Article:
The types of crimes that usually require mandatory DNA sampling are typically violent crimes and felonies, including murder and rape. In other situations, a suspect may give law enforcement permission to take a DNA sample.

A DNA sample is usually taken from a suspect in the form of a blood draw or saliva swab. If the suspect is eventually found not guilty of the crime, they can request that their DNA be removed from the national DNA database.

If the suspect refuses to provide a DNA sample, law enforcement officials may be able to obtain a sample by collecting an everyday item that was used by the suspect. For example, DNA can be collected by taking saliva samples from used cups or hair and skin samples from hair brushes or razors.

Is DNA Testing Mandatory in a Criminal Investigation?

Currently, there is mandatory DNA collection in all fifty states for certain felony crimes, mostly sexual assaults and homicides. In 47 states, DNA samples are taken from all convicted felons.

In addition, some states have implemented mandatory DNA testing for juvenile offenders. In certain states, any suspect who is arrested is required to undergo DNA testing.

For example, in California, any suspect who is arrested for a felony must submit to testing. Some states may require DNA sampling for certain misdemeanor crimes as well.

Due to the fact that a suspect may be required to submit to DNA testing before they are found guilty, the constitutionality of DNA testing is often a topic of debate. Many individuals believe that mandatory DNA testing is an invasion of privacy, especially the types of sampling that require some type of bodily intrusion, for example, drawing blood.

Because of this, DNA testing requirements may vary by state. Although DNA testing is typically used to prosecute a suspect, it may also be used for their defense and exoneration. For example, a defendant may offer the DNA sample as evidence that they did not commit the crime.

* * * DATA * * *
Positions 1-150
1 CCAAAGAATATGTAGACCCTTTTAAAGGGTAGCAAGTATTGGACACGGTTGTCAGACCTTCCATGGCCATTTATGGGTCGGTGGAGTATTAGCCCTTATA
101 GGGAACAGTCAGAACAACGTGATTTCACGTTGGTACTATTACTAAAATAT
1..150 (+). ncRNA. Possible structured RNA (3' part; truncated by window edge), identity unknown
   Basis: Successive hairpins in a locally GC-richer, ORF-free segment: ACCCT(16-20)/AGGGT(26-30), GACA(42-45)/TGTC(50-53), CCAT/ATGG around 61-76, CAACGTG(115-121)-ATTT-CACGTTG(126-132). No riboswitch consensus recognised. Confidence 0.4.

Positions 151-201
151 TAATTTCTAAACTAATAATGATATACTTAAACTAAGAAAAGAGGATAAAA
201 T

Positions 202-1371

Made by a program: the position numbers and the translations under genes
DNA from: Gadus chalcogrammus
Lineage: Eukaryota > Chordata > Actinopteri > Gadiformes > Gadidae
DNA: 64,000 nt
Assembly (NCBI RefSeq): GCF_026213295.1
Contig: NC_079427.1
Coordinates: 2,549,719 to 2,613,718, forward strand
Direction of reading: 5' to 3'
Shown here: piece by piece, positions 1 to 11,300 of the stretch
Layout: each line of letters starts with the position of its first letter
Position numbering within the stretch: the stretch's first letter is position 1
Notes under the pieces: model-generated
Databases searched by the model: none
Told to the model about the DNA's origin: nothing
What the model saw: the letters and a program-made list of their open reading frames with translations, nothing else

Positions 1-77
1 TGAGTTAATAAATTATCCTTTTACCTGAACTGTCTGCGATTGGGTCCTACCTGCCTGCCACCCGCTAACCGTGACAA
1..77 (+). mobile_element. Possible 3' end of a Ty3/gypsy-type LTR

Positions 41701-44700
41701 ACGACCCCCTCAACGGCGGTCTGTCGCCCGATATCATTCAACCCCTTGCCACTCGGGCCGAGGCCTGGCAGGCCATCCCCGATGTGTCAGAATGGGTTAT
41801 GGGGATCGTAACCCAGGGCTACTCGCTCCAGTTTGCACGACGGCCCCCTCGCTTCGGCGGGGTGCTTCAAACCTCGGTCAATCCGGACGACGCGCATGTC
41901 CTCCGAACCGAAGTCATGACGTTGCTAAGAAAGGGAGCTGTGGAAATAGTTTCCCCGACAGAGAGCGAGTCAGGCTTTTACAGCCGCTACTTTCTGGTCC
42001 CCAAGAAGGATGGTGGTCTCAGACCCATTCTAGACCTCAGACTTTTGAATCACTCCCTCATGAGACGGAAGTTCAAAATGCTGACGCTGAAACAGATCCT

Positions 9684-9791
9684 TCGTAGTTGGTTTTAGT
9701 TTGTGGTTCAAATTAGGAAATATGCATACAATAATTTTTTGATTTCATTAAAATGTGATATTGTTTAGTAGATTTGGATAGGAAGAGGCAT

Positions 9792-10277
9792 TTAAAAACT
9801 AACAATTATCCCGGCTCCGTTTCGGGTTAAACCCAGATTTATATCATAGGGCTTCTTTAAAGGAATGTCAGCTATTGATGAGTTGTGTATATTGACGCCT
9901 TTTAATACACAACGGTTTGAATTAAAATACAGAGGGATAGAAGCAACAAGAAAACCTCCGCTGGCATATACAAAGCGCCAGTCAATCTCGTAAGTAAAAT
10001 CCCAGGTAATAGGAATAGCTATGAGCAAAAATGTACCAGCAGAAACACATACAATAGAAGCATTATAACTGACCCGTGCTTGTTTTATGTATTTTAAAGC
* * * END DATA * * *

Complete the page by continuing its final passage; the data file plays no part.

What Is the Combined DNA Index System (CODIS)?

The Combined DNA Index System, CODIS, is a type of DNA database. It uses computer systems to store DNA profiles of individuals that are generated by crime laboratories.

These DNA profiles may be connected with local, state, or federal criminal violations. CODIS provides authorities with the ability to browse the database to identify suspects.

Therefore, if an individual has previously submitted to DNA testing, a record of their DNA profile is likely held in CODIS.

Can I Have My DNA Profile Removed from a DNA Database?

In certain situations, an individual may petition to have their DNA sample or profile removed from a DNA identification database. This is typically permitted if the individual was cleared of criminal charges or is seeking to have their criminal record expunged.

For example, an individual who is in the process of expunging a conviction in Arizona may request to have their DNA profile removed from the Arizona database systems. This request to have their DNA profiles removed may, in many cases, be submitted along with the expungement petition.

Do I Need a Lawyer for Issues with DNA Sampling?

DNA sampling in criminal investigations has been a widely debated issue ever since its use began. If you have any issues, questions, or concerns related to DNA sampling, it may be helpful to consult with a criminal lawyer for advice.

Your lawyer can explain the DNA sampling laws in your state as well as your rights. In addition, your lawyer can determine whether DNA testing is appropriate in your situation and whether it will serve to help your case.

If you have been convicted of a crime and are seeking an expungement of your record, your lawyer can assist you with those requests and ensure they are completed.